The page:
Apartments in the Suburbs

PAS Report 187

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Information Report No. 187 June 1964

Apartments in the Suburbs

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Apartment building construction in recent years has captured an increasing portion of total housing starts, especially in the suburbs. High land costs and changing family composition are producing even more pressure for apartments in suburbs as well as in central cities. This report is directed toward helping local government officials review proposed apartment developments on the basis of effective regulations and standards.

The cost-revenue study is an important tool in measuring the effects of apartment developments from the standpoint of the net cost to the city government of providing services. Although cost-revenue studies have been developed for many years, there are still severe limitations on their usefulness. Too many studies have given inadequate attention to the cost per dwelling unit, the cost for the provision of schools, the economic effects of alternative land uses, and the hidden costs for providing for governmental services. Cost-revenue studies are invaluable, however, when carefully done with full appreciation of what they can — and cannot — accomplish.

Planning and zoning for apartments in the suburbs should be based not only on conventional standards but also on factors reflecting livability and the intensity of land use in relation to open space and other environmental amenities. Particularly important in meeting these goals are the latest land planning standards, known as "Land Use Intensity Ratings," that have been developed by the Federal Housing Administration. These standards are much more sophisticated and flexible than conventional zoning provisions and should be used in conjunction with zoning, subdivision regulations, and other land-development controls.

This report has been prepared jointly by the staffs of the American Society of Planning Officials and the International City Managers' Association for distribution as the June, 1964, report to the subscribers to their services — Planning Advisory Service of ASPO and Management Information Service of ICMA. Research for this report was handled by Frank S. So of the ASPO staff and Jerry B. Coffman and Walter L. Webb, respectively former staff member and staff member for ICMA.


Within the past five years the proportion of apartments in the new housing being built in the United States has doubled. In 1959 multifamily homes accounted for somewhat less than 20 per cent of the housing units built that year. Currently, apartments constitute approximately 40 per cent of the nearly 1.6 million housing starts.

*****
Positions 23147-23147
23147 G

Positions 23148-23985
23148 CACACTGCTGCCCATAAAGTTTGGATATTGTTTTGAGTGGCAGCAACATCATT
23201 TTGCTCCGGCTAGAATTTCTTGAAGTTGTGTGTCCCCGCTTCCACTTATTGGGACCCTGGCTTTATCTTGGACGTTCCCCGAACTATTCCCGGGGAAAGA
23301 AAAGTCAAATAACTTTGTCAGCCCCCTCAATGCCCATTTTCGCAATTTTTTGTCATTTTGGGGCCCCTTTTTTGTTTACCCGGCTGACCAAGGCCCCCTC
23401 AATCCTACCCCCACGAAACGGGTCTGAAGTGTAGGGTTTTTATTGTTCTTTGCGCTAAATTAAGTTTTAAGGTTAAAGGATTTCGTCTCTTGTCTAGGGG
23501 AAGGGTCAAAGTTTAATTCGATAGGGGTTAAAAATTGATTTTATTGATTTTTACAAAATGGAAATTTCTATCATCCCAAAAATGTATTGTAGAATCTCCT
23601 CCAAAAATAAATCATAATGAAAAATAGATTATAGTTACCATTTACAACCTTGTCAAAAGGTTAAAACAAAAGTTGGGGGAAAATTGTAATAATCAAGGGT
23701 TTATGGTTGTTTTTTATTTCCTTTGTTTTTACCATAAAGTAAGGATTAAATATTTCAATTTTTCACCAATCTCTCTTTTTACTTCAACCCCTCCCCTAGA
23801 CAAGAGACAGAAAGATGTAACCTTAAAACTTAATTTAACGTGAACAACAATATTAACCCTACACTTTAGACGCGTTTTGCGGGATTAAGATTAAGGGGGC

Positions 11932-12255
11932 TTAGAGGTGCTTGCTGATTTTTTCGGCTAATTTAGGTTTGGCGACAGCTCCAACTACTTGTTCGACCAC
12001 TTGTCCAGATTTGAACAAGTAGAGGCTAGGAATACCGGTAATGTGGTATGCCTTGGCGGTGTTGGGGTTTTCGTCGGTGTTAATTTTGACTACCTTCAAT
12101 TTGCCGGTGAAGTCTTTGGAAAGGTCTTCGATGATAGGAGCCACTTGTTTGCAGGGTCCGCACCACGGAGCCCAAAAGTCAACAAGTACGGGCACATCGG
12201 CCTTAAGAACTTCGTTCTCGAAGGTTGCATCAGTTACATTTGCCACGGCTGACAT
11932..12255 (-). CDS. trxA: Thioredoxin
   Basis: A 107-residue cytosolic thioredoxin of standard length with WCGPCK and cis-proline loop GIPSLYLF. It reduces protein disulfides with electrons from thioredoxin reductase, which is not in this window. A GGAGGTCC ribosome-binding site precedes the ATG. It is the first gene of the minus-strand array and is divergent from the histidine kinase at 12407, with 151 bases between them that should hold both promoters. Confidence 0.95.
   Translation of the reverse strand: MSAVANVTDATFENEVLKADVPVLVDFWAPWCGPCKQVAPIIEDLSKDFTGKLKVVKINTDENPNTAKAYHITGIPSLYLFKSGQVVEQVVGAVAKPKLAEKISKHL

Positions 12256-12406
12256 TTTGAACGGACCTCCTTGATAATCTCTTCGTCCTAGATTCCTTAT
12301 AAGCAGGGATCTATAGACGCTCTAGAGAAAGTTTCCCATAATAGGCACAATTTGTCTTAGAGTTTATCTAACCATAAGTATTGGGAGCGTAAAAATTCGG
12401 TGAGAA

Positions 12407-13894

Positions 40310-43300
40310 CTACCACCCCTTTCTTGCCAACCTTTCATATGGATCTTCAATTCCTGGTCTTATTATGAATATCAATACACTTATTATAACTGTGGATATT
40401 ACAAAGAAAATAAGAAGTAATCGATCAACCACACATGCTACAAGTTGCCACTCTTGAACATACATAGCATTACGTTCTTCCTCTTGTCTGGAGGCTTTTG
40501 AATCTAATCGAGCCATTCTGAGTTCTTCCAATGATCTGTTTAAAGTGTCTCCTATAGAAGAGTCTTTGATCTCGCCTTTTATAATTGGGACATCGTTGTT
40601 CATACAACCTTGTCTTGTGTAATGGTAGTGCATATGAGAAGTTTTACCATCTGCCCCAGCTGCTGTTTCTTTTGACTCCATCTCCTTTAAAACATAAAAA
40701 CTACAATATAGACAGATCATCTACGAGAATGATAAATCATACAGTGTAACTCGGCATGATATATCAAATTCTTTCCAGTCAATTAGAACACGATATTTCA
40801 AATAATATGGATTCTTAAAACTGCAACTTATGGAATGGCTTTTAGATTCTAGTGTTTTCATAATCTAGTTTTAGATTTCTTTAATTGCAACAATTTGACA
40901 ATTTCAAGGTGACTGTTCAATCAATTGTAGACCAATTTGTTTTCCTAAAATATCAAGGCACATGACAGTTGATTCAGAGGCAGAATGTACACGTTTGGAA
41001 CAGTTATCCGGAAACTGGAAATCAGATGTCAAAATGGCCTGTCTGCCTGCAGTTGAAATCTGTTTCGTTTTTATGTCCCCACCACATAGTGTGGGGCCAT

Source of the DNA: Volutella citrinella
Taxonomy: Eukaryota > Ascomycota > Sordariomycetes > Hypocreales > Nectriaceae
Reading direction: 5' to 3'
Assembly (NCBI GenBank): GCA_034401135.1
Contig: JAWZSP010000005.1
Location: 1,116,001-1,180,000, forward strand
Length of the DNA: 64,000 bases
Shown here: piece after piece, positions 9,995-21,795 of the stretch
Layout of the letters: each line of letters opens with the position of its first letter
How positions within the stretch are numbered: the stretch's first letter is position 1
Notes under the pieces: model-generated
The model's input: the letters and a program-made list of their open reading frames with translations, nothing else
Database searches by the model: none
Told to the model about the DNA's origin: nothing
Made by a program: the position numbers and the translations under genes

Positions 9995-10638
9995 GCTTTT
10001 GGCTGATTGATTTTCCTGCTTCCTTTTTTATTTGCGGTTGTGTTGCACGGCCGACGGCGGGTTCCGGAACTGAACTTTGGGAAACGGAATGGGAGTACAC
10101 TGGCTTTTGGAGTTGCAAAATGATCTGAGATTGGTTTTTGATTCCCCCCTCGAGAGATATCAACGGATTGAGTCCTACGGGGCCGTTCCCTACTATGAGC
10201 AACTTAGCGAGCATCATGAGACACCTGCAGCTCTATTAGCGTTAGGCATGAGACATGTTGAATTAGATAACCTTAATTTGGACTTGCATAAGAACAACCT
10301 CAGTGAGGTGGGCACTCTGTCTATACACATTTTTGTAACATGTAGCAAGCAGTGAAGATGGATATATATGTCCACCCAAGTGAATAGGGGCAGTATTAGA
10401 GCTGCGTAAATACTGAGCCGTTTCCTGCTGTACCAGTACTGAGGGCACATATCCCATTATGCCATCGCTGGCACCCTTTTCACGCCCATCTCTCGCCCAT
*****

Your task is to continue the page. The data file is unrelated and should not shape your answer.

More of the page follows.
There are several reasons for the shift in housing construction away from the predominantly single-family pattern of the 50's. Probably chief among the reasons is the skyrocketing price of land available for residential construction. Figures issued by the Federal Housing Administration show that the cost of the improved lot under the average single-family house has approximately tripled between 1950 and 1963. Reports from the more rapidly growing metropolitan centers indicate that even this may be an underestimation of the situation. The experience of developers has been that the increased cost due to high land prices, added to the general increase in construction costs, has priced the single-family residence out of the reach of a large proportion of the potential buyers. If the land cost per dwelling unit can be cut by increasing the density of development, the builder can regain part of this lost market. The most direct way to reduce the cost of land per dwelling unit is to switch building from single-family homes to multifamily homes.

Another factor favoring an increase in apartment construction is the need to achieve a better balance between apartments and single-family houses. The mix of residential construction after the war was so skewed toward the single-family house that there was actually a shortage of modern apartments in most parts of the United States. While it is impossible to say precisely what a "proper" balance between single-family and multifamily units might be, there is reason to believe that the construction pattern of the 1950's was not producing it.

The latest episode in the changing drama of residential construction has been the pressure in metropolitan areas to increase the number of apartment buildings in suburbs. Here again, land costs have played an important part, shifting high-density construction away from its traditional location in the central city. Land costs in prime apartment building locations in central cities have been extremely high — so high, in fact, that all new apartments were either luxury apartments for high-income families, or small apartments for single persons and childless families (which, on the basis of rental cost per square foot, could also be classified as luxury apartments). In order to reach a larger market, the apartment developer has gone to the suburbs for cheaper land on which to build, hoping to produce apartments that would carry more modest rentals.

Still another reason for apartment building in the suburbs has been a newly created demand for apartments in such locations. The demand has come from older persons. These are persons whose families are raised, who are tired of keeping up a large house and yard, yet who want to stay in the same suburban area with their friends, their children and grandchildren.